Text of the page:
Exit polls following the conclusion of Ukraine’s presidential vote Sunday indicated that billionaire candy magnate Petro Poroshenko won the election with an absolute majority.
Poroshenko, 48, achieved nearly 56 percent of the vote, exit polls showed — which would eliminate the need for a previously expected runoff on June 15.
Yulia Tymoshenko, the former prime minister of Ukraine, came in second place among 21 contenders. Still, she garnered less than 13 percent of the vote.
Official results won’t be confirmed until Monday.
"All the polls show that the election has been completed in one round and the country has a new president," Poroshenko told a news conference after the results were reported. His confectionery businesses have earned him a fortune of over $1 billion and the nickname the "Chocolate King."
At his campaign headquarters, Poroshenko told supporters the majority of Ukrainians had given him a mandate to continue a course of integration with the rest of Europe but said his first priority was to travel to the east of the country to end "war and chaos" caused by armed pro-Russian separatists there.
He said he was ready to negotiate with opponents and offer amnesty to those who laid down weapons - but he ruled out any negotiation with killers and "terrorists."
Asked by a foreign journalist about relations with Russia, Poroshenko, speaking in fluent English, said he would insist on respect for Ukraine's "sovereignty and territorial integrity."
He also said Ukraine would never recognize Russia's "occupation of Crimea", the Black Sea region seized by Moscow in March.
Polling stations in the West ran smoothly throughout the 12-hour election — but many voting locations were shuttered in the eastern part of the country where armed pro-Russian separatists intimidated voters and smashed ballot boxes.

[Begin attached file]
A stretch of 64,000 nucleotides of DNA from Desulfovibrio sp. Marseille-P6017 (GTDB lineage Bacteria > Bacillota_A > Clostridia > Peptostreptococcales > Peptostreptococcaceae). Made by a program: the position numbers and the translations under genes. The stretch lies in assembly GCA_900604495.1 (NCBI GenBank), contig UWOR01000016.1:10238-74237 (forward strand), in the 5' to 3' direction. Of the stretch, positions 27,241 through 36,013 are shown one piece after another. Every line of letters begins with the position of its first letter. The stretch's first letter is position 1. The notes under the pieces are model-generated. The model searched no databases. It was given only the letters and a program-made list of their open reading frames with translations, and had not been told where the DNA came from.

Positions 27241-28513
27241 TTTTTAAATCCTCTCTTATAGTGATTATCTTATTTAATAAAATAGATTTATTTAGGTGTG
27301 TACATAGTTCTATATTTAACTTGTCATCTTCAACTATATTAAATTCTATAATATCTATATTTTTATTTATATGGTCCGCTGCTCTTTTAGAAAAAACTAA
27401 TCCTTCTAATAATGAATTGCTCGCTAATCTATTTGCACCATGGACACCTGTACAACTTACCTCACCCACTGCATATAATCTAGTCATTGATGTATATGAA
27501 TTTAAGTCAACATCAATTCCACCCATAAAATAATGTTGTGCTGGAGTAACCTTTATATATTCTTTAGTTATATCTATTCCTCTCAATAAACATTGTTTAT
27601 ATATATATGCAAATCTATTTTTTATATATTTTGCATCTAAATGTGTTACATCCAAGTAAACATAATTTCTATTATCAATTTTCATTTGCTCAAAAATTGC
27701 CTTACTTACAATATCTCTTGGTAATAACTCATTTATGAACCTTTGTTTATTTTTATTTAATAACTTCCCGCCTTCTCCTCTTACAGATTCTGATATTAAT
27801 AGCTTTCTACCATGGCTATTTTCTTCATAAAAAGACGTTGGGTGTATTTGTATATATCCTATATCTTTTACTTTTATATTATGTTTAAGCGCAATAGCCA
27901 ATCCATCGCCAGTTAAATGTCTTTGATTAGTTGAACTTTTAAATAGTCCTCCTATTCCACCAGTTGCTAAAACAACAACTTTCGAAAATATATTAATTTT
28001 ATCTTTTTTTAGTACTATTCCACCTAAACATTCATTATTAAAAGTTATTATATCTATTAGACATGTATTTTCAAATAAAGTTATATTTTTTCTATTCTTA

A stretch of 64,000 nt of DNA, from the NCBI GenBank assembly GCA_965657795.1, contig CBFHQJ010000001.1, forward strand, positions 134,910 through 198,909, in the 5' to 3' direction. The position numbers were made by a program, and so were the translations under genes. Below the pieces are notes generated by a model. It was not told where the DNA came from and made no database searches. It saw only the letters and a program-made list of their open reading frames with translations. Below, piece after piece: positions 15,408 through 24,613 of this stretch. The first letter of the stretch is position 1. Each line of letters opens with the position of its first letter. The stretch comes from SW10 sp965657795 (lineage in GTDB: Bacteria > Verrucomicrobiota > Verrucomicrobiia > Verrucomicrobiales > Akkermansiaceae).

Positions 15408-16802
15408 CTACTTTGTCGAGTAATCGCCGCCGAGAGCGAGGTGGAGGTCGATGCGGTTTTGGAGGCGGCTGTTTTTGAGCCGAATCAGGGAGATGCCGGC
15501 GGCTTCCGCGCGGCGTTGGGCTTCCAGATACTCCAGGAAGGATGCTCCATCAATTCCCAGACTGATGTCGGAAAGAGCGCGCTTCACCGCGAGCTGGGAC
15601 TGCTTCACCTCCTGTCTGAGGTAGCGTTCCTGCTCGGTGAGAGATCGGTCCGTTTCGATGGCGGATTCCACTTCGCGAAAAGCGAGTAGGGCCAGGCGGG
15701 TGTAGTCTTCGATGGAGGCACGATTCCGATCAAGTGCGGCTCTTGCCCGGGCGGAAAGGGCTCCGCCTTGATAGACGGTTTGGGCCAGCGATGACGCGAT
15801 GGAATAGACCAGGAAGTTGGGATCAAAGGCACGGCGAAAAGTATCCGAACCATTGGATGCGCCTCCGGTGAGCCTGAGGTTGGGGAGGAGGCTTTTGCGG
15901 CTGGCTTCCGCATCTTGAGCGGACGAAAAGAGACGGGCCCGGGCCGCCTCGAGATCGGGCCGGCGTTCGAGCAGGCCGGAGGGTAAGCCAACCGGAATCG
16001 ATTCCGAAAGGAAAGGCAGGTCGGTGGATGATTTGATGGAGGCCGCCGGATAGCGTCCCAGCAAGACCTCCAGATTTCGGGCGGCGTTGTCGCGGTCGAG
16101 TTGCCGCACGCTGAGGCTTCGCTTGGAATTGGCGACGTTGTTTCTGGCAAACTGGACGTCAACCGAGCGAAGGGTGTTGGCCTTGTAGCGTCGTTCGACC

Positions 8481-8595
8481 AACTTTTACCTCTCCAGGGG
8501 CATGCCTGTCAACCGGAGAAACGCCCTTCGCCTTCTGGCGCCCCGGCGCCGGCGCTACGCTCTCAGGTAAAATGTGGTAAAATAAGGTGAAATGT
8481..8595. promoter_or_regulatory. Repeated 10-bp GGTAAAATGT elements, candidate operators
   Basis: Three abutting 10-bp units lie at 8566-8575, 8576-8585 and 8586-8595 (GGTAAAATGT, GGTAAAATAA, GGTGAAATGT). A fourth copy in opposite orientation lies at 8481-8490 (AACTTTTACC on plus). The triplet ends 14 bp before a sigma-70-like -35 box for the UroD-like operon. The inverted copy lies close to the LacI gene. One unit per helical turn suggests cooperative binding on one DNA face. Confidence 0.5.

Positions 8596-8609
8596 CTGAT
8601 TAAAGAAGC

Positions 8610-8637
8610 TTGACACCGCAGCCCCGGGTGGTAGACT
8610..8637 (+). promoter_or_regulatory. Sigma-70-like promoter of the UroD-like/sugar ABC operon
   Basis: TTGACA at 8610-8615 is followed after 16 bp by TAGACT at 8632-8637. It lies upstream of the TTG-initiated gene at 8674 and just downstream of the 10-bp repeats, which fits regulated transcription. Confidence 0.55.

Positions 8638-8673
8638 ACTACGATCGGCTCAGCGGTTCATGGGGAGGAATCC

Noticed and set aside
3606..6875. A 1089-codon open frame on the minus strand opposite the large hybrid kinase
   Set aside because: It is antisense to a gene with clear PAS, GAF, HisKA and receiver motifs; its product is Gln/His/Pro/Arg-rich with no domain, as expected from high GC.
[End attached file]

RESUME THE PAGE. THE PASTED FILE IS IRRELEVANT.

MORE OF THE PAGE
By 3 p.m. local time, about 40 percent of the nation's eligible voters had cast their vote, but separatists in Donetsk and Luhansk regions in Eastern Ukraine vowed to stop the 5.1 million people in those regions from partaking in the democratic process.
Less than a fifth of the polling stations in Donetsk were open as insurgents roamed from site to site, making sure the doors were locked, according to The Associated Press.
The election came three months after the county's pro-Russian leader fled the capital ,following months of protests and unrest.
Many voters hope Poroshenko will unite the country, which has long been foiled by economic distress.
"He is a very smart man who can work hard compared to others, and he is also a businessman and knows that compromises are necessary even if unpleasant," said 55-year old Kiev teacher Larisa Kirichenko.
"Now we have a state of war, and in a state of war the economy is not ruling very good. But immediately when we establish the peace we will do the absolute transformation of the economy," Kirichenko told NBC News after casting his vote in Kiev.
"People with weapons must be removed from Ukrainian streets, Ukrainian villages and cities," Poroshenko added.
Russian President Vladimir Putin has promised to "respect the choice of the Ukrainian people" after the election.
Residents in Crimea, the eastern peninsula recently annexed by Moscow, were allowed to travel into other areas of Ukraine to vote, since Ukraine and the rest of the world do not accept the takeover. It was not clear how many residents of Crimea did so.
In a statement, U.S. President Barack Obama did not preempt the results by naming Poroshenko but he praised Ukrainians for turning out to vote despite violence and said the United States looked forward to working with Ukraine's new president.
"This election is another important step forward in the efforts of the Ukrainian government to unify the country and reach out to all of its citizens to ensure their concerns are addressed and aspirations met," he said.
The Associated Press and Reuters contributed to this report.
First published May 25 2014, 9:10 AM